I am working on a science project that will pneumatically pound a
small nail into a piece of wood. I will be using a Basic Stamp to
control it. My question is what would you suggest for the actuator
and control mechanism (electrically controlled air valve?)? I have a
coleman bike/tire pump to 'power' the actuator. Any help will be much
appreciated. Please keep in mind that my budget is not huge for this
Thank you in advance!
Maybe you can find some info about how rotary hammers work. I just bought a
Bosch Bulldog rotary hammer. It has a hammer-only mode and from the lack of
wrist pain after a 10 hour demolition project I assume it uses some kind of
These things really rip. I was amazed that I could buy this tool for just over
$200. With the variable speed it can hammer very gently but when fully pushing
the trigger it sent a fist size chunk of concrete 10" up into the air.
Hmm... my experience is mostly with industrial parts, which are
(naturally) priced for the kind of pocketbook that Ford or GM has. Pneumatic
cylinders and electrically-actuated control valves tend to be expensive items.
If there's an industrial facility near you that's junking any old equipment,
you might be able to cannibalize some parts off of that. Alternatively, an
automotive salvage yard might have something useable. But that's a crap shoot.
And what parts you can find within your budget are going to impact your
A bike tire pump? Is it electrically powered? Otherwise, your arms are
going to get real tired, real fast -- those pumps are made to bring a tire up
to pressure, not to provide volume. I'd strongly suggest looking into one of
those small "emergency kit" electric tire pumps, the ones made to plug into a
dashboard cigarrette lighter. Any Wal-Mart, K-Mart, or auto-parts store ought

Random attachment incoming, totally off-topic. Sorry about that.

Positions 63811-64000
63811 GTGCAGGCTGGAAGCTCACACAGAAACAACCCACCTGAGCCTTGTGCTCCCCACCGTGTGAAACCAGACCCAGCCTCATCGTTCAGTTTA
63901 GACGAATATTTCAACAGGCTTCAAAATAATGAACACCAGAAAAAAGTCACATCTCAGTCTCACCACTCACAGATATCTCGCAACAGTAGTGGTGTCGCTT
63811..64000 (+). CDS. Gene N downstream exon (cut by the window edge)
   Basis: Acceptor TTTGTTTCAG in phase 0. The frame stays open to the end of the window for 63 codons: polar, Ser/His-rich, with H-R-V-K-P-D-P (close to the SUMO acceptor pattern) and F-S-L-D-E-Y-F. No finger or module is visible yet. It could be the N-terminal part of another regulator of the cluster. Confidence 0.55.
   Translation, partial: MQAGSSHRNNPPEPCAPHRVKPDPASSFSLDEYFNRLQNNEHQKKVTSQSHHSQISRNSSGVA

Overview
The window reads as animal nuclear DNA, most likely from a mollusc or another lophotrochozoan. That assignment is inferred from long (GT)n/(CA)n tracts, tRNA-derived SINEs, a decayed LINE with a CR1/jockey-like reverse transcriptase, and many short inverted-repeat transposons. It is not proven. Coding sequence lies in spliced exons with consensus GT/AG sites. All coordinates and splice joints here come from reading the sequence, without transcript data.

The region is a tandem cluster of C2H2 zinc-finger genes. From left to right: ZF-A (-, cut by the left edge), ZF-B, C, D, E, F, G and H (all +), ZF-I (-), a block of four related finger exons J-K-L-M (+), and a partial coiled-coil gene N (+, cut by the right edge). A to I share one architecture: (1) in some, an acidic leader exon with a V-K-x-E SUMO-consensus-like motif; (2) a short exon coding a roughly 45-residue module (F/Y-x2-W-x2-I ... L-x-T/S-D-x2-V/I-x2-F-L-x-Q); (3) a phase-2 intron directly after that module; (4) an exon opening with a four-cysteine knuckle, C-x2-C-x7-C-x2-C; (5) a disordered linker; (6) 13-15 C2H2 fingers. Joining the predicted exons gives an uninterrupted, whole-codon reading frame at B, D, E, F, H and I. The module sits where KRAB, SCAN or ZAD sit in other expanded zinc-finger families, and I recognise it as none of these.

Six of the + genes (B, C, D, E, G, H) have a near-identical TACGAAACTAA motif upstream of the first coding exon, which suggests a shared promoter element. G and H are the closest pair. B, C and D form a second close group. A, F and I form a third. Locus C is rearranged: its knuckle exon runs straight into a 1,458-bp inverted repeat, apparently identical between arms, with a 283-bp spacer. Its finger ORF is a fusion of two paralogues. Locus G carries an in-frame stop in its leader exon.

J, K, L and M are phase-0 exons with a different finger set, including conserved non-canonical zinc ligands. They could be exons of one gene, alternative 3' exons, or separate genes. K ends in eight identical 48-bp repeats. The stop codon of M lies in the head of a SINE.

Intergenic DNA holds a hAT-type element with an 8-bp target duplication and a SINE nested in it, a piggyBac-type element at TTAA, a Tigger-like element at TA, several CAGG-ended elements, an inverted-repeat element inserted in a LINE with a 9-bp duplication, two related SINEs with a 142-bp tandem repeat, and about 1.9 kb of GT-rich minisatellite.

to have some. Chop off the cigarrette-lighter plug and wire it to a control
relay on your board, and you can control the pump from the Stamp. That might
allow you a way to get around buying/scrounging a seperate valve.
With pneumatic actuators of any kind, volume and flow rate are the big
items. To deliver a punch hard enough to drive a nail, you need to slam a lot
of air into the actuator, fast, which means using good-sized tubing for your
air. Small tubing just won't move enough air fast enough, even if you have
lots of source pressure. And with a bike pump or even the electric pump I
mentioned above, you're not going to have a great deal of volume *or* pressure
available, unless you add more to your system. You could add a pressure tank
that could be charged up slowly by the pump, and then release that pressure
hard and fast through a valve. This is usually called a "surge tank" -- it
lets you get big, short bursts of air when your supply pump can provide enough
CFM (Cubic Feet per Minute), but *can* provide decent pressures. One problem
with this solution, though, is that it adds cost and complexity. Tubing and
valves to handle higher pressures can cost more.
My first thought would be to use an actuator to raise a hammer over the
nail, and drop it, letting gravity do the hard work. That way, you can deal
with the low pressure and CFM of your air supply. One thing to watch out for
is the size of your exhaust: once you've raised the hammer, you have to be able
to let the air out *fast.* If your exhaust opening is too small, the hammer
will "float" down rather than fall down. Even openings that seem like they
ought to be big enough can provide a surprising amount of back pressure. A lot
of pneumatic cylinders on the market have openings small enough to be a
problem, and they can't be increased in size, because it's part of the
One way to get around *that* would be to build some kind of mechanical
latch system -- once the actuator raises the hammer past a certain height, the
hammer "disconnects" from the actuator and falls free. The hard part with
something like this is setting it up so that the two re-connect when the
actuator comes back down. You could maybe add some kind of solenoid-driven
locking pin, controlled by the Stamp, but that would mean adding sensors to
detect when the actuator and hammer were at the top or bottom of their strokes.
That's probably how *I'd* do it, but I'm an electrical engineer -- I reach for
my soldering iron when more mechanically-inclided people are reaching for a
screwdriver. I'm sure there are ways of doing it purely mechanically that
would work just as well. What you end up doing will probably be strongly
influenced by what kind of parts you can find, and what kind of help you can
Hope this helps some. Good luck.